‘Pressure groups undermine democracy and distort the political process’

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Danimillie
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#1
Report Thread starter 6 years ago
#1
To what extent do you agree?
I'm writing an essay and have basic points on pressure groups widening/concentrating power, giving a voice etc but what are some other good points that could be used? Thanks
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scrotgrot
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#2
Report 6 years ago
#2
Democracy is majoritarian. Some groups are too small ever to command a majority and yet are in dire need of political support. The disabled, for example.

Representation is lossy. One MP represents tens of thousands of constituents. The party system further restricts the MP's ability to campaign and vote according to his convictions. The five-year election cycle means there is a huge gap between the issues on which a candidate is elected and those on which he is required to vote. Pressure groups fill the gaps left by our democratic deficit.

Therefore, pressure groups do undermine democracy. But, in my view, largely because democracy is imperfect and ought to be undermined.
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Danimillie
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#3
Report Thread starter 6 years ago
#3
(Original post by scrotgrot)
Democracy is majoritarian. Some groups are too small ever to command a majority and yet are in dire need of political support. The disabled, for example.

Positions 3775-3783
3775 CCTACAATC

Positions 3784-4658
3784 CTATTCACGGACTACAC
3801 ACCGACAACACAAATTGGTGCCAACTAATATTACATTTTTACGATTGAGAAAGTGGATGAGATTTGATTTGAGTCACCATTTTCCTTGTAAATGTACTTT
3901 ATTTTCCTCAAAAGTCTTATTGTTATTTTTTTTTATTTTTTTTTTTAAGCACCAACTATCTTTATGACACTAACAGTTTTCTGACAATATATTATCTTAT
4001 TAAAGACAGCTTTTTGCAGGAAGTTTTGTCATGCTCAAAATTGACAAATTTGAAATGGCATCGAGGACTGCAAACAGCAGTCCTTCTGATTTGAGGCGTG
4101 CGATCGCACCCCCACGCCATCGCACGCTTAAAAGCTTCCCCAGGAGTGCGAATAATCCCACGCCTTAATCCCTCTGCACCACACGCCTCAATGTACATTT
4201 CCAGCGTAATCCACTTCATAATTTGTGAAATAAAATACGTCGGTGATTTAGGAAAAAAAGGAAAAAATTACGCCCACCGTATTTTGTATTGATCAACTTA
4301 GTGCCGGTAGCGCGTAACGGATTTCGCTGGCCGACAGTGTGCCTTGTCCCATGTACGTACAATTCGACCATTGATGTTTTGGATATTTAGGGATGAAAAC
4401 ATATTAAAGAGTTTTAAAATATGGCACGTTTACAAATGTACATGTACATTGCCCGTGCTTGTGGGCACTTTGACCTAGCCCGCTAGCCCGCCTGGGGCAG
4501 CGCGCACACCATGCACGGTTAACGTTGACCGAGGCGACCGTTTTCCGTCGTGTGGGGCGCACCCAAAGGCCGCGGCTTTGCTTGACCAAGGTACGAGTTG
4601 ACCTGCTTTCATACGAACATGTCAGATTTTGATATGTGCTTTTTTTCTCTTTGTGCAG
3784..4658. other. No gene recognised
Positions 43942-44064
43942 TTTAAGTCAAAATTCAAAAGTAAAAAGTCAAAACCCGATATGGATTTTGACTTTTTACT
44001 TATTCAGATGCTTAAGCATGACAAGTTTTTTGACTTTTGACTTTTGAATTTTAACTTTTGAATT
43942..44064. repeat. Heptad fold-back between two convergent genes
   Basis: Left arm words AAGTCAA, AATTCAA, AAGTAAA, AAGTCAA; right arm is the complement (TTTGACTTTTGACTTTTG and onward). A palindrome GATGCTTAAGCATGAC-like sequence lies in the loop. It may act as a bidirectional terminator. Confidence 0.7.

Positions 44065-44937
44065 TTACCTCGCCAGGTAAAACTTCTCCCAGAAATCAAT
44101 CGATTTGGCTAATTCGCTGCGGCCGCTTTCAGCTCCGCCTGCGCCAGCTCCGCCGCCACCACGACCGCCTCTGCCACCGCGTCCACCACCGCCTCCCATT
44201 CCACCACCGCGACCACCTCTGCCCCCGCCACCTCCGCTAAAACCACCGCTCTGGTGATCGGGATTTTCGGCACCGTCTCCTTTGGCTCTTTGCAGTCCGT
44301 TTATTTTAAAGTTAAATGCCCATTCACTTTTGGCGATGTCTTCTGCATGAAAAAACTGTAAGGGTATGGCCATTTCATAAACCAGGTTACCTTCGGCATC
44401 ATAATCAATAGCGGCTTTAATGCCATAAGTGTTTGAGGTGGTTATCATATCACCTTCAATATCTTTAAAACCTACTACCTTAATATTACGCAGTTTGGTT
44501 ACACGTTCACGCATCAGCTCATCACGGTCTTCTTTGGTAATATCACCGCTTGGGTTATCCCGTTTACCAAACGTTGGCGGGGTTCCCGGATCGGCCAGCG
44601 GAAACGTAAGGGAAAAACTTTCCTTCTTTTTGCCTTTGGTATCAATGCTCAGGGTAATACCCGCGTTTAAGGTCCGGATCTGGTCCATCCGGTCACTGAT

Representation is lossy. One MP represents tens of thousands of constituents. The party system further restricts the MP's ability to campaign and vote according to his convictions. The five-year election cycle means there is a huge gap between the issues on which a candidate is elected and those on which he is required to vote. Pressure groups fill the gaps left by our democratic deficit.

Therefore, pressure groups do undermine democracy. But, in my view, largely because democracy is imperfect and ought to be undermined.
thanks!
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sleepysnooze
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#4
Report 6 years ago
#4
1) can be plutocratic and not meritocratic in certain respects, such as very rich groups representing business, or trade unions
2) limits democratic accountability if people can't be sure who's responsible for which decisions (e.g. trade union groups, e.g. the NUT and the associations of teachers might make policies independently from the ministry yet the minister is the only person who can be held to account by parliament, and if a pressure group gets their facts wrong and conveys it to parliament, who's in the wrong? parliament or the non-transparent pressure group?)
3) sometimes, expertise and expert opinion can be contrary to the popular will - the current scientific consensus, for example, is that the war on drugs is failing/has failed - if the government listened and legislated this opinion, would they have democratic support from the voters?
4) sometimes, powerful trade union(/esque) groups can limit the power of the democratically elected institution (parliament) if they choose to veto/strike against new decisions which are theoretically supported by the voters - think of the recent juniour doctors strikes; our elected parliament, for better or worse, passed new NHS laws democratically, yet they are negating its progress by not implementing the decision as public servants
etc

but:
1) a parliament that is given expert knowledge is a more technically efficient parliament; without pressure groups having influence over certain state industries (e.g. health, agriculture, transport, etc), then governments might be completely clueless because they do not have the time and resources that other groups (outside government) have to gather information and facts involved in important matters